Saint-Gobain Sub-Saharan Africa Delegation in South Africa
NO 1 Shale Road,
N1 Business Park
Old Johannesburg and Tlokwa roads
Kosmodal – Ext. 7
The 11th annual Green Building Convention is opening its doors today with the ambition to start the race towards ZERO: ZERO carbon emissions, building with ZERO water, ZERO waste and ZERO ecological impact. A tour de force that Saint-Gobain strongly supports. Being a member of over 35 local Green Building Councils since 2013 and a founding member of the Green Building Council of South Africa (GBCSA), the Group has a key role to play to ensure construction and renovation building are carried out in a sustainable way. This commitment positions Saint-Gobain as a partner of choice.
The recent attention around green buildings has been spurred by an improved public awareness around environmental issues. Recent climatic events such as the drought in Cape Town have strengthened our perception on the urgency to limit our energy consumption as well as the use of natural resources.
Accounting for 56% of energy consumption and a yearly 3.9 tons CO2 greenhouse gas emissions per capita1 in Africa, the construction sector is expected to play a key role in our transition to a more sustainable society.
Increased environmental awareness, rising electricity prices and the introduction of energy efficiency regulations have driven the development of more energy efficient buildings in South Africa as well as in the rest of Africa.
It is important to note that the fabric of the building can no longer be ignored, the embodied carbon in the built environment must be addressed. By the fabric of the building we refer to the building envelope, this building envelope acts positively with active technologies and renewable resources supplied to both non and net-zero carbon buildings.
Achieving low energy needs in both new and existing buildings requires an excellent building envelope that minimizes heat losses, maximizes free solar gains and secures air-tightness. As health and well-being have become increasingly important topics, comfort in buildings has also become a central focus.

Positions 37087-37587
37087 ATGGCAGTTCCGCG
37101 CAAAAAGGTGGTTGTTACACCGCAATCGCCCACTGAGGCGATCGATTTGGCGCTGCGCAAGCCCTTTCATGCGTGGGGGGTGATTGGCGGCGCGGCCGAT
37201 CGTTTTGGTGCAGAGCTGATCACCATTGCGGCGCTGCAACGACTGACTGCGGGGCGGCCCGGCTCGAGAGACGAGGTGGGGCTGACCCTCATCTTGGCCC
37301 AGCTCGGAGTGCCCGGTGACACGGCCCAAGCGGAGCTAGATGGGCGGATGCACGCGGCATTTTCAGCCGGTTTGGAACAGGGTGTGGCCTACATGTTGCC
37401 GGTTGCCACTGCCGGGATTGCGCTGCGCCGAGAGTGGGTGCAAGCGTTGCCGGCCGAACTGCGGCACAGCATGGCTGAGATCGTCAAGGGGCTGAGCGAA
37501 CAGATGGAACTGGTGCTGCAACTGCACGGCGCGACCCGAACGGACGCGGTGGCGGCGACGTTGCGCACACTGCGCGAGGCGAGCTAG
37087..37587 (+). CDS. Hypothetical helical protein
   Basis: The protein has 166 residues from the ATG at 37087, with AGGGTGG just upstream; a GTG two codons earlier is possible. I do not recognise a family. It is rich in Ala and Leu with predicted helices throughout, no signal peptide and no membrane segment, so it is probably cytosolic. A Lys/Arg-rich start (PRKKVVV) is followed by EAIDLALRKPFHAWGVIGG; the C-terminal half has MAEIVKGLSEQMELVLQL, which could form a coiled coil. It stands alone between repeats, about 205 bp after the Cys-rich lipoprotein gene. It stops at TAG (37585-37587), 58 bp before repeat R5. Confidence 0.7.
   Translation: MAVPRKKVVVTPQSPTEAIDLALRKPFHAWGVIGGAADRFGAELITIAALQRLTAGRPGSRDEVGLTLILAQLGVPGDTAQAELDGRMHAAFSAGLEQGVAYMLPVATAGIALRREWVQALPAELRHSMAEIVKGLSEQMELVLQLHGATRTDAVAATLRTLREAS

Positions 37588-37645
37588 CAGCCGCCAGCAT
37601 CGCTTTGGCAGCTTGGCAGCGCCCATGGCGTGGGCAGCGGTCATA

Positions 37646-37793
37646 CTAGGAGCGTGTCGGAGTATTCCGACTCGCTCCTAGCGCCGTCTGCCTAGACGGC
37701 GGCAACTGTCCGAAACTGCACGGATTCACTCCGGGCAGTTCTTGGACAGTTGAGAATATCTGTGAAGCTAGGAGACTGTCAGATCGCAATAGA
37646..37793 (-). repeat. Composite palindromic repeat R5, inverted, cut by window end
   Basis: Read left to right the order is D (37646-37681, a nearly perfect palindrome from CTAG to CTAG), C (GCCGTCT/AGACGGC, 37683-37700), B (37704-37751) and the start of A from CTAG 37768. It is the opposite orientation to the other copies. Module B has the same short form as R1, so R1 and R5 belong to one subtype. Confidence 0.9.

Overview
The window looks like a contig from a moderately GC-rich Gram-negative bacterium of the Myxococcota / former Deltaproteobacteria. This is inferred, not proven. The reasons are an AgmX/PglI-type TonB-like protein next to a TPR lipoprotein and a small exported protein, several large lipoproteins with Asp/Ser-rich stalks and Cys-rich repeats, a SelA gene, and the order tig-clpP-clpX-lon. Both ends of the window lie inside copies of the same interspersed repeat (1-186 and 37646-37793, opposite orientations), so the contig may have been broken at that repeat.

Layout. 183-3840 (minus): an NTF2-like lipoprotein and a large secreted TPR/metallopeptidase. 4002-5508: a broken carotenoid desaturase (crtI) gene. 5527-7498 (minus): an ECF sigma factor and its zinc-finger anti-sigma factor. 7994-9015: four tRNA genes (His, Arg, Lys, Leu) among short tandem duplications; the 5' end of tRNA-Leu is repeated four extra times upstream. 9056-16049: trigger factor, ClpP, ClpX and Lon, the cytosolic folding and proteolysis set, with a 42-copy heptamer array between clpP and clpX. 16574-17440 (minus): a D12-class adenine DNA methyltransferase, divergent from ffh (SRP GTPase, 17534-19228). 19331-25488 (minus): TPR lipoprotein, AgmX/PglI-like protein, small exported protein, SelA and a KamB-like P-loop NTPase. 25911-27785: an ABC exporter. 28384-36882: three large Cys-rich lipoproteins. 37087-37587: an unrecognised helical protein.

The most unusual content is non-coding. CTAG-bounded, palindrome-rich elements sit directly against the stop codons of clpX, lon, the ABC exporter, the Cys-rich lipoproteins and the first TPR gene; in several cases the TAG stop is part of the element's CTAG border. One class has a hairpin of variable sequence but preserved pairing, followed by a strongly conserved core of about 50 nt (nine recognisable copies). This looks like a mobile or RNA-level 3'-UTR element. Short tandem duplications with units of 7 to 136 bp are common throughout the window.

A key point when developing sustainable building solutions is to ensure that the products’ environmental performance is measured and communicated in an objective and accurate way. To enable our customers to make informed choices, we provide accurate and objective environmental performance data in the form of externally validated Environmental Product Declarations and Life Cycle Assessments through our Green Library.
As our solutions perform optimally when correctly installed, ensuring that our products are properly assembled is just as important to effectively improve a buildings’ environmental performance. To tackle the current skills shortage in South Africa, Saint-Gobain has developed a Training Academy with YouthBuild International in Germiston to upskill and educate unemployed youth on the theory, practice and installation of systems for new buildings and renovation.
In partnership with the Green Building Council of South Africa (GBCSA), the training academy now also offers additional training in green building construction techniques. Through this training, Saint-Gobain is convinced it is helping the sector as a whole move toward more sustainable construction.
Beyond South-Africa, we also launched a first up-skilling programme in ceiling and partitioning installations in 2016 at the Thorn Park Construction Training Centre in Zambia.
The recycling and recovering of construction and especially demolition waste will be a key challenge to address when striving toward a more circular economy. In particular, risks related to contamination by hazardous substances will have to be managed.
On the growing market for sustainable buildings, building product manufacturers are increasingly invited to give transparency on the hazardous substances contained in their products. This trend is an opportunity for the industry but it also has it challenges in terms of legal protection of data (IP issues) and transparency and scientific robustness of the methodologies applied.